London (CNN) -- Years before two men allegedly hacked a British soldier to death on a London street, Kenyan authorities arrested one of the suspects on suspicion of terror ties.
In 2010, Kenyan police detained Michael Adebolajo and six others suspected of links to Somalia's Al-Shabaab terrorist group, Kenyan government spokesman Muthui Kariuki said.
Kenyan counterterrorism sources told CNN that Adebolajo traveled to Kenya in November 2010 and was arrested for trying to cross illegally into Somalia.
Authorities have offered different accounts of what happened next.
The Kenyan government spokesman told CNN that British security officials interrogated Adebolajo, a 28-year-old British national of Nigerian descent who went by a different name at the time.
The British Foreign Office said that it provided consular assistance to a British national arrested in Kenya in 2010, but declined to provide further details.
It's unclear why Adebolajo traveled to Kenya or what happened after his 2010 arrest.
But authorities are looking into his travels to the region as part of their investigation into the soldier's killing Wednesday in Woolwich, a working class neighborhood in southeast London.
CNN understands that one line of inquiry being examined in the Woolwich terror investigation is that Adebolajo might have attempted -- but failed -- to travel to Somalia on another occasion, as recently as last year.
Last week's attack near the Royal Artillery Barracks shocked people across the United Kingdom, sparked a series of arrests over the weekend and prompted officials to announce plans for a task force to tackle extremism in Britain. On Saturday, angry far-right protesters in northern England pointed to the soldier's slaying and called for Muslims to leave the United Kingdom.
At the scene of the gory attack, one of the suspects apparently approached a man filming the scene in the Woolwich neighborhood and suggested that Rigby had been targeted "because Muslims are dying daily" at the hands of British troops like him. "We must fight them as they fight us," he said in the video aired by CNN affiliate ITN. "An eye for an eye and a tooth for a tooth."
Friends, acquaintances and British media have identified Adebolajo as the suspect seen in the gory video.
Authorities have not identified that individual or the 22-year-old man seized with him at the scene by armed police. Both suspects were shot and remain hospitalized.
British authorities, including Prime Minister David Cameron, have described the soldier's brutal slaying as a terror attack.
In total, six people have been arrested in connection with the attack, including three men who were taken into custody Saturday, and another on Sunday.
The men were being held on suspicion of conspiracy to commit murder, the Metropolitan Police said in a statement.
'Changed and withdrawn'
Adebolajo was a changed man when he returned to the United Kingdom from Kenya, according to a man who described himself as an associate of the suspect.
In an interview with BBC's "Newsnight," Abu Nusaybah said Adebolajo was physically assaulted and sexually threatened during his detention in Kenya -- an allegation CNN has not independently verified.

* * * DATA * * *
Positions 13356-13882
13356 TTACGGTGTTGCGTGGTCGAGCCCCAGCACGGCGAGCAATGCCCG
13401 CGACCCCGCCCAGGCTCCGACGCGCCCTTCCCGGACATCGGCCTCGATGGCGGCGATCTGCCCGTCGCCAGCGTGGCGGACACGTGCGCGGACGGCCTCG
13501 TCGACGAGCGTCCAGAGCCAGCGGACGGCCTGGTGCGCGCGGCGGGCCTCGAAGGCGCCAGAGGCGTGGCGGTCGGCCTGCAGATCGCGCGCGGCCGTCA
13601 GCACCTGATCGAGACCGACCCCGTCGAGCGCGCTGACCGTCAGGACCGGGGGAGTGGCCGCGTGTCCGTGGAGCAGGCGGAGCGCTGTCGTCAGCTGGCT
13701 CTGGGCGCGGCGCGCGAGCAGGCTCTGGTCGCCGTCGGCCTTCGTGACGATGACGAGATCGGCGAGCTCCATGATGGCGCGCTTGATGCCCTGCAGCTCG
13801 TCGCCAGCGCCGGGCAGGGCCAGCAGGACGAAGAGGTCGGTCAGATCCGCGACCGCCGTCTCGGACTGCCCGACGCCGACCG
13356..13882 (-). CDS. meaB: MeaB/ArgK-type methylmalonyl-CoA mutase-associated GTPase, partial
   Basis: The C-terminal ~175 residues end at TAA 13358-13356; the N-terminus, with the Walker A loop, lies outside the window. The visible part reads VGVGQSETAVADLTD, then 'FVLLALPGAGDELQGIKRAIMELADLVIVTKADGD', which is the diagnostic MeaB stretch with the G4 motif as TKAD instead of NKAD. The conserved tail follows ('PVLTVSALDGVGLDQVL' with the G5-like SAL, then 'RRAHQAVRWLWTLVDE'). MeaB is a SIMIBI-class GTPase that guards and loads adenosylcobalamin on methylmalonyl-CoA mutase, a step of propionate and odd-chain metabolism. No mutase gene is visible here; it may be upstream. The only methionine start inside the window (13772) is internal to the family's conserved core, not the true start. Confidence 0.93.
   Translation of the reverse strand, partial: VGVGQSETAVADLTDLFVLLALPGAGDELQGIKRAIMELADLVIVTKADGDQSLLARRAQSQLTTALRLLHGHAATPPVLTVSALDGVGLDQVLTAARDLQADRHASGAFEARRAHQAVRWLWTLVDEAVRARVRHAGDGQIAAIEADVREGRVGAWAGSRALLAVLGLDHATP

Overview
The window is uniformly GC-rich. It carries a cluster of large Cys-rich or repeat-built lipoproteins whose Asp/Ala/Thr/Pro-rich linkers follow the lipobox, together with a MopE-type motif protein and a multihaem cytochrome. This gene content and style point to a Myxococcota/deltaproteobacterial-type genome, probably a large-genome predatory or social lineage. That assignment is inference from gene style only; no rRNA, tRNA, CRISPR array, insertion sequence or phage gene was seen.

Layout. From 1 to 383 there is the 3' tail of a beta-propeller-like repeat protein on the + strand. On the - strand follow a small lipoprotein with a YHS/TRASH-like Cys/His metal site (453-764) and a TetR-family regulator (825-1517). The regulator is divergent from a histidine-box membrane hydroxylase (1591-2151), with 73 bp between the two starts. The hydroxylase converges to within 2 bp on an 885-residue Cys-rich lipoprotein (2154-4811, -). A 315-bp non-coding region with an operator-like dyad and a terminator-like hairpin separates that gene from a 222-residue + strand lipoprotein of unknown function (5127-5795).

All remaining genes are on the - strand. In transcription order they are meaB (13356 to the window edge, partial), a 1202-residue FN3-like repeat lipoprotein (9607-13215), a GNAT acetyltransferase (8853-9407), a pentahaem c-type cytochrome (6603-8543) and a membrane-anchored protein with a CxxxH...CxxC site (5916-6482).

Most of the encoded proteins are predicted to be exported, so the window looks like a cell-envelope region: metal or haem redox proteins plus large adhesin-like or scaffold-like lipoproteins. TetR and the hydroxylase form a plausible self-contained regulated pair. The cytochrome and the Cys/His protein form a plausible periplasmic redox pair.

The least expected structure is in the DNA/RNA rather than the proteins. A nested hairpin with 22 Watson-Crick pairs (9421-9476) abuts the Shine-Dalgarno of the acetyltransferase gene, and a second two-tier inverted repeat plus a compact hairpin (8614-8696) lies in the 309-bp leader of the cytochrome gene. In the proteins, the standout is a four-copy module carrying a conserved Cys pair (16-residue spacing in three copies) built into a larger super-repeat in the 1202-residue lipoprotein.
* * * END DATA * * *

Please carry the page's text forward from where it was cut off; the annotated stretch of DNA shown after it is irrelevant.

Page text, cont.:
Adebolajo appeared changed and withdrawn after his return from the east African nation, Abu Nusaybah said.
Afterward, Abu Nusaybah said, Britain's MI5 domestic intelligence service approached Adebolajo and asked if he wanted to work for them.
A security source told CNN that "we would never comment" on the kind of allegations Abu Nusaybah made in the interview.
After the interview, British counterterrorism police arrested Abu Nusaybah, accvording to a BBC staffer who did not wish to be named.
London's Metropolitan Police Service said a 31-year-old man had been arrested in London on Friday night on terrorism-related offenses, but following standard practice, would not give the arrested man's name.
A Scotland Yard spokesman told CNN the arrest at the BBC was not connected to the murder investigation in Woolwich.
Islamist connections claimed
Adebolajo had been a follower of Al-Muhajiroun, a British group of Islamic extremists virulently opposed to UK intervention in Iraq and openly supportive of al Qaeda, according to several Al-Muhajiroun insiders.
He attended meetings of the group in London, they said, before moving away from the group two or three years ago.
Details about his purported connections to Somalia's Al-Shabaab movement are unclear.
The Islamist militants control much of southern Somalia and have long been affiliated with al Qaeda.
In 2011, Kenya sent forces to the neighboring nation to battle Al-Shabaab, which it blamed for kidnapping foreigners and launching grenade and gun attacks in Kenya.
Kariuki, the Kenyan government spokesman, said that Adebolajo was arrested in the coastal town of Lamu in 2010 and released to British security officials inside Kenya. No charges were filed against Adebolajo, according to the Kenyan media.
Lamu is part of an area near the Somali border that has been the stage for attacks by armed gangs and suspected operatives from Al-Shabaab.
On Sunday, one Kenyan official pointed to the 2010 arrest of Adebolajo and other British nationals as a sign that his country's approach fighting terrorism was working.
"On (the) war against terrorism, Kenya security forces have been ahead of the curve," said Bitange Ndemo, who heads Kenya's information ministry. "In 2010 our security forces arrested a number of British nationals on suspicion of terrorism activities. Relevant British authorities in Kenya were contacted. This action reaffirms Kenya's position as a credible and highly effective player in the fight against terror and organized crime."
CNN's Zain Verjee and Bharati Naik reported from London. CNN's Catherine E. Shoichet wrote the story in Atlanta. CNN's Erin McLaughlin and Laura Smith-Spark contributed to this report.